Commercial Building Owners Face Uncertain Times
02/10/2012 | by Carisa Chappell

Building owners are busy trying to anticipate what the tenant space of the future will look like, according to Henry Chamberlain, president and chief operating officer of the Building Owners and Managers Association (BOMA International).

In a video interview with at the NAREIT headquarters in Washington, D.C., Chamberlain discussed issues facing commercial building owners and the association's recent legislative conference.

"We've got this mobile world. People are working off of their PDA's or iPads and they don't need office space quite as much," Chamberlain said. "So you hear a lot of conversation about consolidating space needs, creating a different open workplace or leveraging technology in a variety of ways for remote teams to come together."

He said that the building owners who can figure out how to service those tenants first will create great brand recognition and value.

When it comes to policy and legislative issues, Chamberlain said that BOMA members gathered in Washington recently and took to Capitol Hill to ask lawmakers to support a number of commercial real estate issues. He said members are keeping a close eye on issues revolving around taxes, leasehold appreciation, brownfields, carried interest, and energy bills.

Chamberlain also said a new bill is being proposed based on the Americans with Disabilities Act. This bill would allow owners to remedy situations before they are sued for not accommodating some form of a disability.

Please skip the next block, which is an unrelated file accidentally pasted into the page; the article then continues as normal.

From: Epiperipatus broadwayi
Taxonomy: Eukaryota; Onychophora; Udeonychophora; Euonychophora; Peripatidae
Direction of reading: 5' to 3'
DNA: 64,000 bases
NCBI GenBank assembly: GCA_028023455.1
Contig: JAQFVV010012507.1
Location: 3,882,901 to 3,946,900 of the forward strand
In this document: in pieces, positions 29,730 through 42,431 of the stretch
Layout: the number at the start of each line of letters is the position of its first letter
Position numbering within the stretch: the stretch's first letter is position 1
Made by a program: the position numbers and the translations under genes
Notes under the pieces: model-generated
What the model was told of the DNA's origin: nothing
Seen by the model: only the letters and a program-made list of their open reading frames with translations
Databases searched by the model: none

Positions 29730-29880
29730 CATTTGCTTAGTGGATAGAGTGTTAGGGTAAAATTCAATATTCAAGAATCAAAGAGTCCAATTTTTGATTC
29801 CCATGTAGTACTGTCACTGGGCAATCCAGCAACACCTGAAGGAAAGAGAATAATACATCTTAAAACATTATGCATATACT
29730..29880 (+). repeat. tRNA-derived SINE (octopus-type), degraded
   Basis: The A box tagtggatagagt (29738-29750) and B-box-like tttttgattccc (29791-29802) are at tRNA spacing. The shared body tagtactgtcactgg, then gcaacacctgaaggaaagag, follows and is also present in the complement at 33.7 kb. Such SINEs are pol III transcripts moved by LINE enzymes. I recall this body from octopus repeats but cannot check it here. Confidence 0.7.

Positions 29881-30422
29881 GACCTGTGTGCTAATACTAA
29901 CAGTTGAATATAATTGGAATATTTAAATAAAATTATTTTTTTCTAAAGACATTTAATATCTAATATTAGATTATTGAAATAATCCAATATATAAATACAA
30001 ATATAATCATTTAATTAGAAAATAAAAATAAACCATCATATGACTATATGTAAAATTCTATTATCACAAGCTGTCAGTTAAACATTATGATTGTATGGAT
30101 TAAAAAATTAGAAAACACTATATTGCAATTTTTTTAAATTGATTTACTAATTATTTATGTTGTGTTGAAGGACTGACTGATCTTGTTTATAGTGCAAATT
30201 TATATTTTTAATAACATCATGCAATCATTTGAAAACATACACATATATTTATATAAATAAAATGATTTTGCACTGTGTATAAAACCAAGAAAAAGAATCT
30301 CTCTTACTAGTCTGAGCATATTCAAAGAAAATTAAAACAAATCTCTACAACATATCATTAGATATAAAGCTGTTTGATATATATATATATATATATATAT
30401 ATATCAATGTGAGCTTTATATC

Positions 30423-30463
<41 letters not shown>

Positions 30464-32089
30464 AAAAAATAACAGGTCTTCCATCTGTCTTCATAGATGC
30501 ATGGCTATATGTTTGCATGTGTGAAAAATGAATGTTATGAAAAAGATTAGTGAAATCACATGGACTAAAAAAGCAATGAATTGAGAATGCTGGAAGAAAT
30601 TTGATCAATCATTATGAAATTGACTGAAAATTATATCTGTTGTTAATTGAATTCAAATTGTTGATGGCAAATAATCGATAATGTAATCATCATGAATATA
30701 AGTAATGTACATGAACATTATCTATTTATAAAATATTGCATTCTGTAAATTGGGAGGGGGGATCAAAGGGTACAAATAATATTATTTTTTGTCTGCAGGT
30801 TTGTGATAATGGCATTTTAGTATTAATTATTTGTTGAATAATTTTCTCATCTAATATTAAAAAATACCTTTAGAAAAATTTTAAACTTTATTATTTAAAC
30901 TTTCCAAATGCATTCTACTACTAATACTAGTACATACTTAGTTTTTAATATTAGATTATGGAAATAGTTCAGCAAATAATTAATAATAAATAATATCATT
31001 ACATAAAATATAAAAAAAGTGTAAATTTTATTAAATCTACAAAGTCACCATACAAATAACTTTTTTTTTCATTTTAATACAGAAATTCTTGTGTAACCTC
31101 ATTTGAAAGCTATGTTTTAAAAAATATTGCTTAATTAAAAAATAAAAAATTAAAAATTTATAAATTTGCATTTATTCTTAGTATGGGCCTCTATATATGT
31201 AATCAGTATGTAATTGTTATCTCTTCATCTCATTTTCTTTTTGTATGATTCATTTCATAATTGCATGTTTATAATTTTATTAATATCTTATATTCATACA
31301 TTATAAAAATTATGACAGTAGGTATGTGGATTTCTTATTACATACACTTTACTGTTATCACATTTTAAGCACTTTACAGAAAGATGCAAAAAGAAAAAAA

Commercial building owners face uncertain times, according to Chamberlain.

"There's uncertainty on the finance and debt side as to what the banks are going to be doing in terms of lending and what the politicians are going to be doing in terms of taxes," he said, adding that owners are also concerned about what new regulations will be introduced.

Chamberlain also discussed the association's BOMA 360 Performance Program®, which recognizes excellence in building operations and management. The program evaluates all major areas of building operations and management, including safety, security, training and community involvement in addition to sustainability and energy efficiency. Chamberlain said that 350 commercial real estate buildings have achieved the BOMA 360 designation within the past two years.

"I like to think of it as a BOMA best practices building. It's a holistic building designation, so it's different than the purely green designations that are out there," Chamberlain said.

However, he added that all of the designations fill different needs in the marketplace.

"So, it's like creating a big green menu of options," he said.